We call LGBTQIA+-friendly (or gay-friendly) the places, policies, people, or institutions that are open and welcoming to all members of the LGBTQIA+ community, actively create an environment that is supportive of these people and their relationships, respectful of all people, that treat all people equally, and are non-judgmental. Canada is the first and Belgium is the 18th most LGBTQIA+-friendly country in the world according to the Gay Travel Index (2021).
These countries, mostly located in Europe and North America, are the main destination of LGBTQIA+ asylum seekers.
Officially, there is no single list of the unsafe countries meant to help authorities who are working with migrants. There are different rankings of the unsafe countries in the world.
There are still 13 countries where being gay is legally punishable by death based on Islamic rules. Yemen, Iran, Brunei, Qatar, Saudi Arabia, Iraq, Afghanistan, United Arab Emirates, Pakistan in Asia, as well as Mauritania (for Muslim men), Sudan, Nigeria (some areas) and Somalia (some areas) in Africa. Gay people also face extrajudicial killings by state and non-state actors, as in Chechnya in Russia in 2019, though it is denied by the Chechen authorities and Russia.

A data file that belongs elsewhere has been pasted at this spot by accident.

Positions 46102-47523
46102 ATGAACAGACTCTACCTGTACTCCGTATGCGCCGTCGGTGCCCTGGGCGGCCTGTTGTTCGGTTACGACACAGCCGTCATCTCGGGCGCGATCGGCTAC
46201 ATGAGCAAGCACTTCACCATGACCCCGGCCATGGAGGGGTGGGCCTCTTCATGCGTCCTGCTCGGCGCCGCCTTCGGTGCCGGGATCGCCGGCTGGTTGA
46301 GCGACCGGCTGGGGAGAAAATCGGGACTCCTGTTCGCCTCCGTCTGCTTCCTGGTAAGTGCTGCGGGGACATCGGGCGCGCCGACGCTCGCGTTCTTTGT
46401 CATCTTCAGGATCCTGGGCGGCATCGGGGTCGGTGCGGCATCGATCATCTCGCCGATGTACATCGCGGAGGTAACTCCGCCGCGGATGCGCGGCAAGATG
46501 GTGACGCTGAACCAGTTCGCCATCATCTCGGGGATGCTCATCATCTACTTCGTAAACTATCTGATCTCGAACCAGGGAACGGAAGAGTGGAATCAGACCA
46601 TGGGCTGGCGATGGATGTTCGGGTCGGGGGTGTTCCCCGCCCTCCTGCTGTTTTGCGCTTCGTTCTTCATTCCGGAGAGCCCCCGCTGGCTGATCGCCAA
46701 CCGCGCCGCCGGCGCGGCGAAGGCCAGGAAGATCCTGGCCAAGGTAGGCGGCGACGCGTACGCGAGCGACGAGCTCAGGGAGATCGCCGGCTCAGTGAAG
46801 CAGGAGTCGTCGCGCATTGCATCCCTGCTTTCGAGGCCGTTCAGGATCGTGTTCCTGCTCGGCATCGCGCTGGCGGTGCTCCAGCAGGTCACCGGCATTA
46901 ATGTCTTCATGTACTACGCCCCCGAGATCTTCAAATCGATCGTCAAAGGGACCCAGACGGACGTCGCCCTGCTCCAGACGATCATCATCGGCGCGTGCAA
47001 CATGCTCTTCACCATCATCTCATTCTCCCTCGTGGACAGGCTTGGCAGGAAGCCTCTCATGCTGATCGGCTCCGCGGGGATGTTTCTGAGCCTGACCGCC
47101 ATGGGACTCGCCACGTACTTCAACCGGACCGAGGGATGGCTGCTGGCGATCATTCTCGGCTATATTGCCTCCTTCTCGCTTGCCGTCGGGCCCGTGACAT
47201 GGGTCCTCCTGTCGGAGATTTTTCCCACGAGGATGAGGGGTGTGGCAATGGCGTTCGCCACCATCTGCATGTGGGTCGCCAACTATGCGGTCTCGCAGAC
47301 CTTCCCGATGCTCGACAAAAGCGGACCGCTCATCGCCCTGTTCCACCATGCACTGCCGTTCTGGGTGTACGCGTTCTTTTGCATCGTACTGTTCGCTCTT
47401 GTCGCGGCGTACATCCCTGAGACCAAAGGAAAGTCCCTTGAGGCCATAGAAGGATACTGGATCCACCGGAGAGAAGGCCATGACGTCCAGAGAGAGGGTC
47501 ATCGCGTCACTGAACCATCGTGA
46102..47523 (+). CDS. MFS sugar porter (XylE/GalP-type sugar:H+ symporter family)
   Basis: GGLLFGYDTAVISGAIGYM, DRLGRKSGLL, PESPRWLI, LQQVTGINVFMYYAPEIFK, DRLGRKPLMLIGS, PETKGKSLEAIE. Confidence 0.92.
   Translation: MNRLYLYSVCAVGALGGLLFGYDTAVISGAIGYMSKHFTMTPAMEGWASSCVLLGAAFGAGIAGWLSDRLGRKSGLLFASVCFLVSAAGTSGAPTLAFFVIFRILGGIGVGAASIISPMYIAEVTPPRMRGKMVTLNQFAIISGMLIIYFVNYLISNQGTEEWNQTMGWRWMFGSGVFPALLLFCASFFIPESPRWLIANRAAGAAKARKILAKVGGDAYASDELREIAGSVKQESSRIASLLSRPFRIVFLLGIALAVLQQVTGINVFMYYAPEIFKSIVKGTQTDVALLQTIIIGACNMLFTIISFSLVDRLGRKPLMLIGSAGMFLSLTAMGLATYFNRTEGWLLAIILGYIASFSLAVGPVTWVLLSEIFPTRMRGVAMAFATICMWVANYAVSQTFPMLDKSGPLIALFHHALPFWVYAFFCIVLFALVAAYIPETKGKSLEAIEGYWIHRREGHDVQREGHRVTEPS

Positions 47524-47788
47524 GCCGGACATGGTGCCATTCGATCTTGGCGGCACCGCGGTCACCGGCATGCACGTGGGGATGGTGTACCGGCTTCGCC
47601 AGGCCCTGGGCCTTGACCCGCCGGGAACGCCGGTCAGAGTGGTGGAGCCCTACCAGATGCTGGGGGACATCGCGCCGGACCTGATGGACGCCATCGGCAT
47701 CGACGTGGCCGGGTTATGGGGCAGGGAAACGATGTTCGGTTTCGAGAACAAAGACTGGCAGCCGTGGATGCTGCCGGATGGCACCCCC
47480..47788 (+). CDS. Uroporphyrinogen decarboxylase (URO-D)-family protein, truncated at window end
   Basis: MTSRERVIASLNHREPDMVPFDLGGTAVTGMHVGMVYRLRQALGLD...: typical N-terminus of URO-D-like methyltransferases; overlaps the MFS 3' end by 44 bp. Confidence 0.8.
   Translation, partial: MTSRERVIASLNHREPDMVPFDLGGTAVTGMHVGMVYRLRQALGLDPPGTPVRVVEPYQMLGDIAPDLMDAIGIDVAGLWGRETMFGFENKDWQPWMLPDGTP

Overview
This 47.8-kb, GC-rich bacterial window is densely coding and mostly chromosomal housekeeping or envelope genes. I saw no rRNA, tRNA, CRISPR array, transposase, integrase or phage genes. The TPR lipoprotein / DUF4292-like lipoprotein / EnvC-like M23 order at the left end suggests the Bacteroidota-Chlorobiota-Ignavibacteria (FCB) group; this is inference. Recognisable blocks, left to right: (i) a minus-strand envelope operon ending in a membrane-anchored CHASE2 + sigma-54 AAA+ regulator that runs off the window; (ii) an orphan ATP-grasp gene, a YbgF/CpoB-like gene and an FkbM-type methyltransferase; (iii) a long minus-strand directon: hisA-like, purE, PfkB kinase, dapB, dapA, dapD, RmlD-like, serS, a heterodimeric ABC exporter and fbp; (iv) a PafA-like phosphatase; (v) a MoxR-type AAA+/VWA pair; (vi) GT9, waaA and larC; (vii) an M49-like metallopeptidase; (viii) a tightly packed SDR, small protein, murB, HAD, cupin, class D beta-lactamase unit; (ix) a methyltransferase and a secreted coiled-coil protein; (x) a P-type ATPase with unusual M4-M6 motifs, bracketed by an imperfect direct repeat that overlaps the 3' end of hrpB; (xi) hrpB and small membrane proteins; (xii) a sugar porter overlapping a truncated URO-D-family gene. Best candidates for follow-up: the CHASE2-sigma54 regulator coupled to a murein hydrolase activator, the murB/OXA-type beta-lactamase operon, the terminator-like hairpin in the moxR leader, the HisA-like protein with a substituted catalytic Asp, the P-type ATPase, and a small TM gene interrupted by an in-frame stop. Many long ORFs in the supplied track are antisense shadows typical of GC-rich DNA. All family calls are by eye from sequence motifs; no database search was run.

In most African and Middle eastern countries, high social pressure is also causing LGBTQIA+ individuals to displace. For further details, check out our “World Facts” section.
South Africa is legally the safest country for LGBTQIA+ individuals in Africa. Guinea Bissau also explicitly abolished the criminalization of homosexuality in 1993. There is protection for LGBTQIA+ people in Angola and Mozambique, Seychelles, and some areas of Botswana; Namibia and Mauritius Island have also been reported to be more tolerant.